|The one business that will thrive in this severe economic downturn (which might very well turn into a depression and last a few years) is a reasonably priced (by this I mean dirt, dirt cheap) family orientated eatery. I call it eatery because it's nothing like a full fledged restaurant but more in line with a souped-up soup kitchen (no pun intended), what we refer to in the trade as a cafeteria, a notch up from a school canteen. And believe me, such an operation has never failed to make a return albeit a modest one but that's the point of this diary: to help one another in the face of a catastrophic credit squeeze with no end yet in sight. As some of you may know I have opened, operated and sold more restaurants than I've had haircuts, on three continents. At one stage, in the mid seventies, I was the chef/proprietor of the most expensive (and quite possibly the snootiest) restaurant in Sydney, and to make my life even more complicated than it already was, as a side bet with myself, I "cooked up" the exact opposite: a nameless, bare bones, down to earth cafeteria run by only two burly lads who had been working as apprentices in one of my previous kitchens.
It did incredibly well within days of its "opening", with no publicity whatsoever and using next to nothing capital. And no rent to pay. I did not make any money out of it, that wasn't the point (I ended up giving away the place to the two lads who did well for several months and with the proceeds opened up an upscale outdoor café in Queensland).
Chances are that you live in a large city or a small town/village and/or anything in between so the first thing to look for is an existing, semi or fully commercial kitchen that is not being used, or is partially used but not to its full extent. You will be surprised at the number of empty premises that lie fallow, quite often at the cost of the taxpayer. This is what I did: I called the local council and asked for a list of all the kitchens, food halls, refectories, canteens, anything and any space that had to do with catering that were on their books, whether operating or not. The list was an eye-opener: it contained well over fifty locations including hospitals, a disused maritime building, an army barrack and a kitchen situated on the fifth floor in the Natural Museum, just past several large skeletons and overlooking the Sydney harbor and the Opera House. I selected the first floor of an old Victorian hostel run by the department of returned soldiers (no kidding) which catered to visiting country folks and retired army personnel and whose large kitchen was only utilized for breakfast. I was told I could have the run of it providing I would put in place a breakfast chef to look after the dozen or so regular visitors. The dining room dated from 1920 and still had the original flowery carpet, paneled walls and trestle tables, probably an addition from WWII. I purchased additional plates and serving dishes from a Chinatown store (pre-melamine days), a few pots, joined the tables in three neat rows and covered them with oil cloths, set up a sparse menu which would rotate every week and consisted of two starters: one hearty soup or a spaghetti dish laced with tomato sauce followed by a choice of three main courses (a beef & potato stew, a fish curry and a vegetarian rice dish), no dessert and no coffee or tea or wine was served. Instead everyone got a free soft drink (two kinds) or a bottle of fizzy local mineral water and a bread roll for the royal sum of $3.00. The word got around and from the third day onwards the place was mobbed, lunch and dinner, five days a week. No waiters, no other staff besides the two lads who bought and prepared the food. Customers lined up to the makeshift counter, put in their orders, paid while they waited and carried it to their shared table. It was hard work and it was the way we wanted it and it paid off. This simple blueprint can be duplicated just about anywhere.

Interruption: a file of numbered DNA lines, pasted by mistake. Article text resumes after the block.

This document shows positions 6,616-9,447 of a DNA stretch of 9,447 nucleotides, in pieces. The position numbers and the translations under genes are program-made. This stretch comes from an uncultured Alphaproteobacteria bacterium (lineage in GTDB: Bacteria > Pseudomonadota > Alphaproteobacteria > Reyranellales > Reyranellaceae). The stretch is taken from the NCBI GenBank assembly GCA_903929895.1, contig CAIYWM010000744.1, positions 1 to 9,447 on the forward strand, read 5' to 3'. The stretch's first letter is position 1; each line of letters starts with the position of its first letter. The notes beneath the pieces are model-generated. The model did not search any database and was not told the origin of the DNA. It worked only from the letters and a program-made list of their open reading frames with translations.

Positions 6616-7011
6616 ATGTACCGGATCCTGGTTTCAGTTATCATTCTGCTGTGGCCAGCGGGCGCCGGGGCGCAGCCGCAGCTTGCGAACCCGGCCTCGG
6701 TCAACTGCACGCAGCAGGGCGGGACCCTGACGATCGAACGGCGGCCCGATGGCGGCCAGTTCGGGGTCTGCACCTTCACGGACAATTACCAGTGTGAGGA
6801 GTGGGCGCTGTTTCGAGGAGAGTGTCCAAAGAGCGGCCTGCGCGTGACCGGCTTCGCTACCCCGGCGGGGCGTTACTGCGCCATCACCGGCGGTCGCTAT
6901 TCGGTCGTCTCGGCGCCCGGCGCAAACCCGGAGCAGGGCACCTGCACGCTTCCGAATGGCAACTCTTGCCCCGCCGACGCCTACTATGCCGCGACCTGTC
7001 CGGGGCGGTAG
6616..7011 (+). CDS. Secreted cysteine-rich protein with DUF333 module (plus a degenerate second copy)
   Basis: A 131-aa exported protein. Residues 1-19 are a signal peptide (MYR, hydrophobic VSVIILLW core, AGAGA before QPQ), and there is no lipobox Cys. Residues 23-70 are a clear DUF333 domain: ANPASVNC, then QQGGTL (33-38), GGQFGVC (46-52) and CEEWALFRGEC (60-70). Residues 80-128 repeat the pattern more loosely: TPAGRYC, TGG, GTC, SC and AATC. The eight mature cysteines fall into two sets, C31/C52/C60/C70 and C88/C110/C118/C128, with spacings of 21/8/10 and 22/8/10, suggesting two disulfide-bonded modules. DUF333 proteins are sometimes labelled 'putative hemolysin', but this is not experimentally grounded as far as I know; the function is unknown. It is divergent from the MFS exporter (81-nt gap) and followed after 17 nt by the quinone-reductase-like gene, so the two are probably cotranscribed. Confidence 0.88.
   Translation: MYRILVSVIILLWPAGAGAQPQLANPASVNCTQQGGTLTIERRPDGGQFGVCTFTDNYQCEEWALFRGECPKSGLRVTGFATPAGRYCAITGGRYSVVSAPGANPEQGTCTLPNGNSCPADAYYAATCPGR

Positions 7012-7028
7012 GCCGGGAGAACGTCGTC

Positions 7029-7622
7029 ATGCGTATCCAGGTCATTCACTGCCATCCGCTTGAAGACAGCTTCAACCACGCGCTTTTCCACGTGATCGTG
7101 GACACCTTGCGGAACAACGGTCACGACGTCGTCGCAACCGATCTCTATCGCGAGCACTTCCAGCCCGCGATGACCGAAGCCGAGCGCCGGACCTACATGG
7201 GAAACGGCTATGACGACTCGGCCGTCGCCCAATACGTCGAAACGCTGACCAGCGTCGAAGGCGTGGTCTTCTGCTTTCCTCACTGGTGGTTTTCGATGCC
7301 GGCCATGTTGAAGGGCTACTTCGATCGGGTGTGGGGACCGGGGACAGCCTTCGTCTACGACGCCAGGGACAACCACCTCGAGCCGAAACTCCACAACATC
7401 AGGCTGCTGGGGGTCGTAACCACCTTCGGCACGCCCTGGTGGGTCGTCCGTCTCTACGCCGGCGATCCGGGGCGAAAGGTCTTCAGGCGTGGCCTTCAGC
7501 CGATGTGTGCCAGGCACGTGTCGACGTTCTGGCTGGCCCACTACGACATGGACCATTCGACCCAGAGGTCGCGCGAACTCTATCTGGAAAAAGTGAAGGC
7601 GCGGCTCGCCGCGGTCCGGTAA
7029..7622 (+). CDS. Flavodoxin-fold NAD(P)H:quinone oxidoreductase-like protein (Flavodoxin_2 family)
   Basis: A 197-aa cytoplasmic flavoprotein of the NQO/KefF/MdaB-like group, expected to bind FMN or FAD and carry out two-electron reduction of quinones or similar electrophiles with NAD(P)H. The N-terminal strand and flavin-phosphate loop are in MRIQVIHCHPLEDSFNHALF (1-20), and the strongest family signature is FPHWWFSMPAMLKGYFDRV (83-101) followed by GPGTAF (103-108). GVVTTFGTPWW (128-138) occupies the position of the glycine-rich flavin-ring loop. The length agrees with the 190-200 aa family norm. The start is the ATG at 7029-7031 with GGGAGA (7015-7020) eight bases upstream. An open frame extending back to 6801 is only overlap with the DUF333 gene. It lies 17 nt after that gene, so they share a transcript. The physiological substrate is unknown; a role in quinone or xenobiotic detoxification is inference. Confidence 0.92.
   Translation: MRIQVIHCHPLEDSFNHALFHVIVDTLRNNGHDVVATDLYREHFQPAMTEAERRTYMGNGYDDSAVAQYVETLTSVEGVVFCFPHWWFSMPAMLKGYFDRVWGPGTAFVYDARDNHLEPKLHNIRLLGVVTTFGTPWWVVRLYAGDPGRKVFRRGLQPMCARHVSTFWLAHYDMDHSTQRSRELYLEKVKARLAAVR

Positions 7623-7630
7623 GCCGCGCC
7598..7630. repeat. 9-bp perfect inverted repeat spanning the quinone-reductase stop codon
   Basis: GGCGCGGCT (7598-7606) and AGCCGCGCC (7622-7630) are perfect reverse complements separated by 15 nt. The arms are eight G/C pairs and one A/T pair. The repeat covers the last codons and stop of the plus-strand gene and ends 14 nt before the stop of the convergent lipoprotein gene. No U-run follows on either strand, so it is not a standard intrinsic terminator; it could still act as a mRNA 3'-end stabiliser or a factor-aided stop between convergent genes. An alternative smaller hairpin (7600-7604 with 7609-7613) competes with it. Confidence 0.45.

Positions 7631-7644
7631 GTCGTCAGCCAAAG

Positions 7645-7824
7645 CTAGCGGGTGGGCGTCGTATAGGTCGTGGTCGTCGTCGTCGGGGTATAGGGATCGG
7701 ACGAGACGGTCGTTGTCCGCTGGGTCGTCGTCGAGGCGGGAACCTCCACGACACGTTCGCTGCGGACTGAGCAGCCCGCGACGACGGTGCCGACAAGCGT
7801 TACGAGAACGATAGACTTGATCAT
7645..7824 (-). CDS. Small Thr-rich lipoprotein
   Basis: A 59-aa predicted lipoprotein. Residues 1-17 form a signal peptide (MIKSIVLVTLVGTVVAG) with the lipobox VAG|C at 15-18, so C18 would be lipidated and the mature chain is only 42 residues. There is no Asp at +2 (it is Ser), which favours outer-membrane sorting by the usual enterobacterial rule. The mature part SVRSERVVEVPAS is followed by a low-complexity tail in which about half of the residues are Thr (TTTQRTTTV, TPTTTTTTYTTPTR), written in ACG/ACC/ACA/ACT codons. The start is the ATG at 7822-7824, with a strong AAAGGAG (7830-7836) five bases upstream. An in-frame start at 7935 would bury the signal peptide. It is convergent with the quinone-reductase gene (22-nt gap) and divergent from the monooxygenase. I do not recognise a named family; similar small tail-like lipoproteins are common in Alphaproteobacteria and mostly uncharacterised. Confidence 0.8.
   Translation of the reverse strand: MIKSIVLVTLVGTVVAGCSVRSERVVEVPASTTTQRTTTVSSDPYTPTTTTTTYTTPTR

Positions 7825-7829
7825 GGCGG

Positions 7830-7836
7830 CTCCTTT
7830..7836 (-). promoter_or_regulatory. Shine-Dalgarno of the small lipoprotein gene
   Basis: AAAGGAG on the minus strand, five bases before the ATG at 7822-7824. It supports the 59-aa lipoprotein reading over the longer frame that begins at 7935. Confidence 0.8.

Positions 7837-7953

With as little money spent as possible you too can achieve the same results and prosper. If you have a solid job, good for you, but you might know someone who may be in need of an idea to get back to work, even better, you may lend that person a few dollars to start it up. Do a search and inquire about disused municipal buildings like libraries, hospitals, state-run factories etc. Offer no rent but a clean-up and a coat of paint if needed. Borrow cooking pots, plates & cutlery from all your friends, beg for tables and chairs (if none are available on the premises.) Prices must be low, that is the single criteria. The food need not be fancy but it must be tasty and plentiful. For those who want to go the vegetarian way, Farmer's markets offer reduced cost on quite a few items, buy in season and forge relationships with local suppliers. There are of course a few more things to consider like hygiene, legal permits and so on. Additionally here are a few links to my low cost recipes, here, here and here.
What are you waiting for?